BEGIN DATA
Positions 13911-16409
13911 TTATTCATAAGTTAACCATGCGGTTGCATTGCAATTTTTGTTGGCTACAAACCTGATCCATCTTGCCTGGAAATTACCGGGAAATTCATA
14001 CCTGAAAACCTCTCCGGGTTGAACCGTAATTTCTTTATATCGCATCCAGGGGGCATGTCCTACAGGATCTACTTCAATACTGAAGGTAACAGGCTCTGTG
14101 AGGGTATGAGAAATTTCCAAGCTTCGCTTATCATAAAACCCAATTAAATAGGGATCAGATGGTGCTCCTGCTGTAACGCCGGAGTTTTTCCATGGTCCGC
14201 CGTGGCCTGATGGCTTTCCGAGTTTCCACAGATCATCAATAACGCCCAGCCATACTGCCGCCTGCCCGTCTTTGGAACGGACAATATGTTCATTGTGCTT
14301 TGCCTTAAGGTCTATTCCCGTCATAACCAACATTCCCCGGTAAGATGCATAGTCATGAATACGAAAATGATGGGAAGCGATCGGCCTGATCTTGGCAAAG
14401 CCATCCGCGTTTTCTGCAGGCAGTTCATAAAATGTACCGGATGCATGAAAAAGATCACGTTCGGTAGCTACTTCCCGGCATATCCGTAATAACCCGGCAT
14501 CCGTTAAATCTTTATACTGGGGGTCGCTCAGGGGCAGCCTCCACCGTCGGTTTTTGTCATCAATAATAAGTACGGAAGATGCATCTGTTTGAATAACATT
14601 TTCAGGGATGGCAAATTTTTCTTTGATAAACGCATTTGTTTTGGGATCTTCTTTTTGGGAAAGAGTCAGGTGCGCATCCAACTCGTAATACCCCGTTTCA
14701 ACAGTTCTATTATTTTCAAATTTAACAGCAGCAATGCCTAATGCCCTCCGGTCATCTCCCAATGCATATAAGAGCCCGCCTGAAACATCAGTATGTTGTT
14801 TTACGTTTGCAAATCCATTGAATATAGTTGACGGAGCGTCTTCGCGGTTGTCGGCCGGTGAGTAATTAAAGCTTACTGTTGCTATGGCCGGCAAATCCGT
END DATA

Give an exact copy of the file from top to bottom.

Positions 13911-16409
13911 TTATTCATAAGTTAACCATGCGGTTGCATTGCAATTTTTGTTGGCTACAAACCTGATCCATCTTGCCTGGAAATTACCGGGAAATTCATA
14001 CCTGAAAACCTCTCCGGGTTGAACCGTAATTTCTTTATATCGCATCCAGGGGGCATGTCCTACAGGATCTACTTCAATACTGAAGGTAACAGGCTCTGTG
14101 AGGGTATGAGAAATTTCCAAGCTTCGCTTATCATAAAACCCAATTAAATAGGGATCAGATGGTGCTCCTGCTGTAACGCCGGAGTTTTTCCATGGTCCGC
14201 CGTGGCCTGATGGCTTTCCGAGTTTCCACAGATCATCAATAACGCCCAGCCATACTGCCGCCTGCCCGTCTTTGGAACGGACAATATGTTCATTGTGCTT
14301 TGCCTTAAGGTCTATTCCCGTCATAACCAACATTCCCCGGTAAGATGCATAGTCATGAATACGAAAATGATGGGAAGCGATCGGCCTGATCTTGGCAAAG
14401 CCATCCGCGTTTTCTGCAGGCAGTTCATAAAATGTACCGGATGCATGAAAAAGATCACGTTCGGTAGCTACTTCCCGGCATATCCGTAATAACCCGGCAT
14501 CCGTTAAATCTTTATACTGGGGGTCGCTCAGGGGCAGCCTCCACCGTCGGTTTTTGTCATCAATAATAAGTACGGAAGATGCATCTGTTTGAATAACATT
14601 TTCAGGGATGGCAAATTTTTCTTTGATAAACGCATTTGTTTTGGGATCTTCTTTTTGGGAAAGAGTCAGGTGCGCATCCAACTCGTAATACCCCGTTTCA
14701 ACAGTTCTATTATTTTCAAATTTAACAGCAGCAATGCCTAATGCCCTCCGGTCATCTCCCAATGCATATAAGAGCCCGCCTGAAACATCAGTATGTTGTT
14801 TTACGTTTGCAAATCCATTGAATATAGTTGACGGAGCGTCTTCGCGGTTGTCGGCCGGTGAGTAATTAAAGCTTACTGTTGCTATGGCCGGCAAATCCGT